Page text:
June turned out to be a really big month for small business research (if I might channel Ed Sullivan for a moment), primarily because the firm size class numbers were released by the U.S. Census Bureau and the SBA Office of Advocacy.
We’ll get to that in a moment.
Learning about economic development
Given the state of the economy, it should come as no surprise that just about everybody is interested in economic development. When you reduce it to its simplest terms, you get that “jobs, jobs, jobs” that all the politicians have been yelling about. So the release of two research reports by the SBA Office of Advocacy have been particularly timely.
The first paper, which was released in late May, uses county level data on employer firm births, population and a variety of other metrics to test a string of hypotheses about what variables have the greatest impact on entrepreneurial activity. The second, which was published in early June, examines entrepreneurial activity by looking at what percentage of workers in a regional Labor Market Area (LMA) is self-employed.
So, what spurs economic growth and a region or an LMA? Both studies found that a well-educated workforce, low unemployment, natural amenities and the presence of a top research university are all factors that can contribute to economic growth from startup activity. At the same time, it is important that policy makers play the hand they’re dealt. Rather than trying to create another Silicon Valley in every state or region, better to focus on existing resources in developing local economies.
That may sound like a bit of a no-brainer to you but not everybody in the economic development field has figured out that not every community is situated to grow itself a Google.
Numbers, numbers, numbers
Economic development is interesting, of course, but the big story this months has been numbers.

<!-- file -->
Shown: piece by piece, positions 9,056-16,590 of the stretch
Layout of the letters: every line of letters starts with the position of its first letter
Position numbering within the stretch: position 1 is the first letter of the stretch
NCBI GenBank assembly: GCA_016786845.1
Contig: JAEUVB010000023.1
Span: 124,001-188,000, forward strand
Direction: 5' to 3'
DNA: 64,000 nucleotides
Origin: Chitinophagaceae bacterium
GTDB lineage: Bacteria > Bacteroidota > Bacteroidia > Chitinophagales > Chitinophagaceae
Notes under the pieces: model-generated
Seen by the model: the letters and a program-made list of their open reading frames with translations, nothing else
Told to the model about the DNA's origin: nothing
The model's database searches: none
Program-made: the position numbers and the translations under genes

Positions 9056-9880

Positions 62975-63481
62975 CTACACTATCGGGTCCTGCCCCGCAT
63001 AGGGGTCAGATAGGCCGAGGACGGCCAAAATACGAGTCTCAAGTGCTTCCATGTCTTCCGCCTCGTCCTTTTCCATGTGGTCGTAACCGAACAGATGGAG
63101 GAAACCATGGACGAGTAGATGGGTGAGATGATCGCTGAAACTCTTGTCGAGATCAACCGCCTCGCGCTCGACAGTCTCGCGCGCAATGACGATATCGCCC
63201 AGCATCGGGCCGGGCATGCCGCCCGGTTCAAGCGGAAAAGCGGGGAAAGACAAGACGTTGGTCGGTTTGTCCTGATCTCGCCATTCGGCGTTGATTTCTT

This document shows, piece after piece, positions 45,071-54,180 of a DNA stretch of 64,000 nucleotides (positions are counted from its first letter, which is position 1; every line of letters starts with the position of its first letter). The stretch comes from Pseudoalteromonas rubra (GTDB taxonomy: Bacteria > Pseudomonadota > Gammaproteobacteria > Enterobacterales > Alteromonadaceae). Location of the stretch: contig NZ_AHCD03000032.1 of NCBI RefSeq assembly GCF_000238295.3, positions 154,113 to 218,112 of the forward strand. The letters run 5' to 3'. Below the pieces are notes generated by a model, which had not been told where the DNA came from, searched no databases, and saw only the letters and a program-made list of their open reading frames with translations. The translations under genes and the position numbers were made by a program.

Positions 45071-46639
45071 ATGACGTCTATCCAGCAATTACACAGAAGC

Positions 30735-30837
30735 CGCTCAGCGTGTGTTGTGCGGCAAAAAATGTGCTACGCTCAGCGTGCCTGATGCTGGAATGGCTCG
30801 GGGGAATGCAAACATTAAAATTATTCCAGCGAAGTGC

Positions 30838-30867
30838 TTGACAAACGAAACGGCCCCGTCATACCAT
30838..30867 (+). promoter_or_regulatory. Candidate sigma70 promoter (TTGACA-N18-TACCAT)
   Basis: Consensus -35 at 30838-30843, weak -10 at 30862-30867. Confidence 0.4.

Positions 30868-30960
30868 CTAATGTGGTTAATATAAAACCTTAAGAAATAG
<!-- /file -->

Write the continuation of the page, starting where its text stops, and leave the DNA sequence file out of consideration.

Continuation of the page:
The Kauffman Index of Entrepreneurial Activity found that said entrepreneurial activity was at a 14-year high in 2009, which is something of a big deal.
Since the Index measures new business creation as engaging in significant business activity at the individual business owner level, it captures most new nonemployer firms as well as employers (it’s measure of “significant business activity” being 15 hours per week). What Kauffman found was that about 558,000 new firms were started per month in 2009.
Of course, the Kauffman measures gross new business creation and it does not define a new business the same way the Census Bureau does. Census counts a new nonemployer firm as one that has a minimum of $1,000 in taxable income.
It is a net measure, too; it does not include dynamic activity to show how many firms were started and how many failed to get to the nonemployer number they release each year. And it will be awhile before we find out what that measure is for 2009.
But we do know that, in 2007, new nonemployers were coming online at a net 78,288 per month. We also know that, between March 2006 and March 2007, there was sizable growth in nonemployer numbers, minute growth in microbusiness employer numbers and a decline in the number of non-micro small businesses with between 5 and 499 employees.
For a full analysis of the new firm size data, you can check out my article on same at The MicroEnterprise Journal Blog.
Evidently, a lot of those mysterious disappearing larger small businesses shrank down to micro-size. A few grew to large-ness. But it is interesting to see how those larger small firms were going through some pretty major difficulties well before the National Bureau of Economic Research declared the start of the Great Recession.
The launch of all these new businesses is some of the best economic data to come down the pike. It took awhile for the economic recovery following the 1991-2 recession to kick into gear and start feeling like a real recovery. But by the end of the decade, things had really taken off — due, in large measure, to the maturation of some of those 1996 startups.
Now that we have a new passel of startups, it is only a matter of time before some of them break loose. Even those that don’t turn out to be high growth gazelles will be generating new economic activity, some of which will be in relatively new markets like renewable energy and some of which will develop new technologies and new business models the way Microsoft and Amazon.com did.
So, the launch of all these new businesses is perhaps the best news for our impending economic recovery than we’ve seen so far. In spite of Washington sometimes seeming to be doing its worst instead of its best, small business really will lead the way out of this recession.
In fact, we already are.
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